There is also a problem in applying these more standardized approaches to employee engagement. Given the multi-generation mix of the workforce, leaders must master the art of code-switching, tailoring communication, engagement, and incentives to each generation's unique expectations. Yet, it seems that these approaches are not working, given that the attrition challenge still exists. Maybe it’s time to try a new approach.

The retention puzzle – What’s the missing piece?

Research shows that one of the primary reasons for churn beyond compensation and organisational alignment is to do with the day-to-day interface and work environment.

We have seen several cases of new joiners not “blending in” despite going through the induction and getting the required support. They eventually leave or become “quiet quitters” biding their time. This phenomenon is not restricted to new joiners only. Some team members feel unsettled when a new manager joins. In many cases an internal transfer and/or promotion leads to poor performance and/or “fit” issues despite the employee being “functionally competent” and possessing the necessary leadership and behavioural competencies. We often see natural work teams and project teams becoming dysfunctional and failing to deliver the outcomes expected.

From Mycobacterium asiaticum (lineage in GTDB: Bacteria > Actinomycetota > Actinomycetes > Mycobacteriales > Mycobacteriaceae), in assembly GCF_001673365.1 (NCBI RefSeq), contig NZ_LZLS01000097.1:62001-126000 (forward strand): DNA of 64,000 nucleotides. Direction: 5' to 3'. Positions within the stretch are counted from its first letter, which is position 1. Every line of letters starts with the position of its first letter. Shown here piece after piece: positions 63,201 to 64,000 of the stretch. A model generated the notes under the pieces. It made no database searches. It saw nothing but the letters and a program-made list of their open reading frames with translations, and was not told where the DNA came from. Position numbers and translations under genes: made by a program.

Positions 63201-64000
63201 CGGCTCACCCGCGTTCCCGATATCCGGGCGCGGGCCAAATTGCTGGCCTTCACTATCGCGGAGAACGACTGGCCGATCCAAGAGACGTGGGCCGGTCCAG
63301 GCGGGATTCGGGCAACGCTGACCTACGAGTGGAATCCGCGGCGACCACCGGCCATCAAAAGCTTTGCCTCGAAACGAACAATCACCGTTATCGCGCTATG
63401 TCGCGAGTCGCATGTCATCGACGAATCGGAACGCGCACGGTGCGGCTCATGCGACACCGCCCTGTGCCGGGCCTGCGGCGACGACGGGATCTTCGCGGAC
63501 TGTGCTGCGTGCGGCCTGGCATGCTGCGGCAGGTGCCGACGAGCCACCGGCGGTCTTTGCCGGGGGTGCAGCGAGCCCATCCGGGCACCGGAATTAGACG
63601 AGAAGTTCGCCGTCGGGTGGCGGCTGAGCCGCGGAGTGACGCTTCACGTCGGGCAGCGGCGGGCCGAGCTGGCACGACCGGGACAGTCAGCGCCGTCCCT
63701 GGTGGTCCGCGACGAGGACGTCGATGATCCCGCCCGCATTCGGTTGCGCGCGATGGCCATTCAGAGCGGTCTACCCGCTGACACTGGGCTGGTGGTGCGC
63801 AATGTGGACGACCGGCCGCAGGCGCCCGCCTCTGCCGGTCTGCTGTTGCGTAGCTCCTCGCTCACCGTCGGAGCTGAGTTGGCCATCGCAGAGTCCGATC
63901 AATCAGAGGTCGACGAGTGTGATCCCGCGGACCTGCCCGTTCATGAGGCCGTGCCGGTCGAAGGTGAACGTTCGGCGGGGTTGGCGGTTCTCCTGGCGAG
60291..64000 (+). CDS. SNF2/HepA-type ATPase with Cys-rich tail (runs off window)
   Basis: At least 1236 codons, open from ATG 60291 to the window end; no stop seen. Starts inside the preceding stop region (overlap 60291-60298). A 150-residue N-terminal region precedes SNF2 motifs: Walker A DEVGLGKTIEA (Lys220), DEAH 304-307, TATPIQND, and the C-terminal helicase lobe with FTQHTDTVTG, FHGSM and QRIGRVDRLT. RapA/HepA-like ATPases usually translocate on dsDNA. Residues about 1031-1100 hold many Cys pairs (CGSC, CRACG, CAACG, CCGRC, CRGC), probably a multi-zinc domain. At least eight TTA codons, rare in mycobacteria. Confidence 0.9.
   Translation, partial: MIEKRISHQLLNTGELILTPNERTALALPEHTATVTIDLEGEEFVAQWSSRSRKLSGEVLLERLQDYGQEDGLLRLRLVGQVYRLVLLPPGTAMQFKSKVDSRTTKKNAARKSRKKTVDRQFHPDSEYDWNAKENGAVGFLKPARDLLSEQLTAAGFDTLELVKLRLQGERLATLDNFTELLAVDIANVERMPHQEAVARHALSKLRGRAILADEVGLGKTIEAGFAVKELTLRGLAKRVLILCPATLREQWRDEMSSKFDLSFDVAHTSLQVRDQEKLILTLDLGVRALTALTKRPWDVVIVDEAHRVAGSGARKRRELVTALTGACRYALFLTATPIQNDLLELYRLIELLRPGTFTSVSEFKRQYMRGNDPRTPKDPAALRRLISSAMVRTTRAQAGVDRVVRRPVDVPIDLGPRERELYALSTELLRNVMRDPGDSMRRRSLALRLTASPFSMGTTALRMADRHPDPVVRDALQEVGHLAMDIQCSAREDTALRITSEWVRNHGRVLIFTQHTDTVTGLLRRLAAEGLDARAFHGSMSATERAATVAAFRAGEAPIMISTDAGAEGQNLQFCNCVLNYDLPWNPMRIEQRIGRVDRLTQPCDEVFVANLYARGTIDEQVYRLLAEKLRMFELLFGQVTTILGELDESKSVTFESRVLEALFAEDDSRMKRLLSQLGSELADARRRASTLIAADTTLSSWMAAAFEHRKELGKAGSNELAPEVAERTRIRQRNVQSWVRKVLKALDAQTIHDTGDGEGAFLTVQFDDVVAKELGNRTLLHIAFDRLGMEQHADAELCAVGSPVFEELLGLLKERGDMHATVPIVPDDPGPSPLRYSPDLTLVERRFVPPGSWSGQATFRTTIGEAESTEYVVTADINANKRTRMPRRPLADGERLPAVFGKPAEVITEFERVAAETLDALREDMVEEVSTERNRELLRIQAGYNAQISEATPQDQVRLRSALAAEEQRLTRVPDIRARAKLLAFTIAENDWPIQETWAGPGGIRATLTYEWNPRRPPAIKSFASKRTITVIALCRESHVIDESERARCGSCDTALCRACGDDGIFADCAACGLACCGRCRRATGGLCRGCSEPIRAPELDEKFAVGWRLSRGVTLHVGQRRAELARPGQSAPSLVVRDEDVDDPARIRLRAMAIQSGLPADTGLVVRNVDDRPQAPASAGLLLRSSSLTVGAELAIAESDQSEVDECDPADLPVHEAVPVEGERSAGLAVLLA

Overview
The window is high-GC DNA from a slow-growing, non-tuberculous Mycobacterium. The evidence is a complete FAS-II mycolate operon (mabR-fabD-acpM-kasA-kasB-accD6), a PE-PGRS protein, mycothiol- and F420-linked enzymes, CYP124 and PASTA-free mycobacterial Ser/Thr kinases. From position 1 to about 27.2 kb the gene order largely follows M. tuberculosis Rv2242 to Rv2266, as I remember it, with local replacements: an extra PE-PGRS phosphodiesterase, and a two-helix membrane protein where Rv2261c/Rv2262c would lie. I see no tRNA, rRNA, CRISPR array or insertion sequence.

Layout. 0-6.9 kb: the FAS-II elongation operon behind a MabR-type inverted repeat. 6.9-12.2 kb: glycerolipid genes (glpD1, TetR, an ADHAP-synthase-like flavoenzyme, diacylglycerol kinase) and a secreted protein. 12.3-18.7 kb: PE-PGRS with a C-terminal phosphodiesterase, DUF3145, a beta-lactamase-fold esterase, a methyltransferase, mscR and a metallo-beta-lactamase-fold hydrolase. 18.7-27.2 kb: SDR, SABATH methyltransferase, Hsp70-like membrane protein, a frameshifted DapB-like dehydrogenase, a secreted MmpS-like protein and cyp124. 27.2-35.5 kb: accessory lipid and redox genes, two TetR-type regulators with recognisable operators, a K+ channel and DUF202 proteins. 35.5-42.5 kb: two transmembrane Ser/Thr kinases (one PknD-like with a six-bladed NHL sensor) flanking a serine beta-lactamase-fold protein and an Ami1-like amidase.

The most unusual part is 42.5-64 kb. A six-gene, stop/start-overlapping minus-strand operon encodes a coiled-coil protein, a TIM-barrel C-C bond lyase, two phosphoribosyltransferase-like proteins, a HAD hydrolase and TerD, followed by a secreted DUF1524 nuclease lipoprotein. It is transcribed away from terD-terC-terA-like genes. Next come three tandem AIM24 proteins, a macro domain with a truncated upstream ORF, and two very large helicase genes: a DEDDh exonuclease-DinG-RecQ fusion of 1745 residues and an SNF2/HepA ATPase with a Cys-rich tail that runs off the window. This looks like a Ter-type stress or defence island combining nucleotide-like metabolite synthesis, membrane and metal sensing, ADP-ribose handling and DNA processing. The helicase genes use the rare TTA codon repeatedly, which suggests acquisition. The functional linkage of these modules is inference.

A close look at all these cases shows that somewhere the “change” of organisation, function, team, position or a natural team mix leads to “coping behaviour” resulting in an undesired response.

What is the KAI?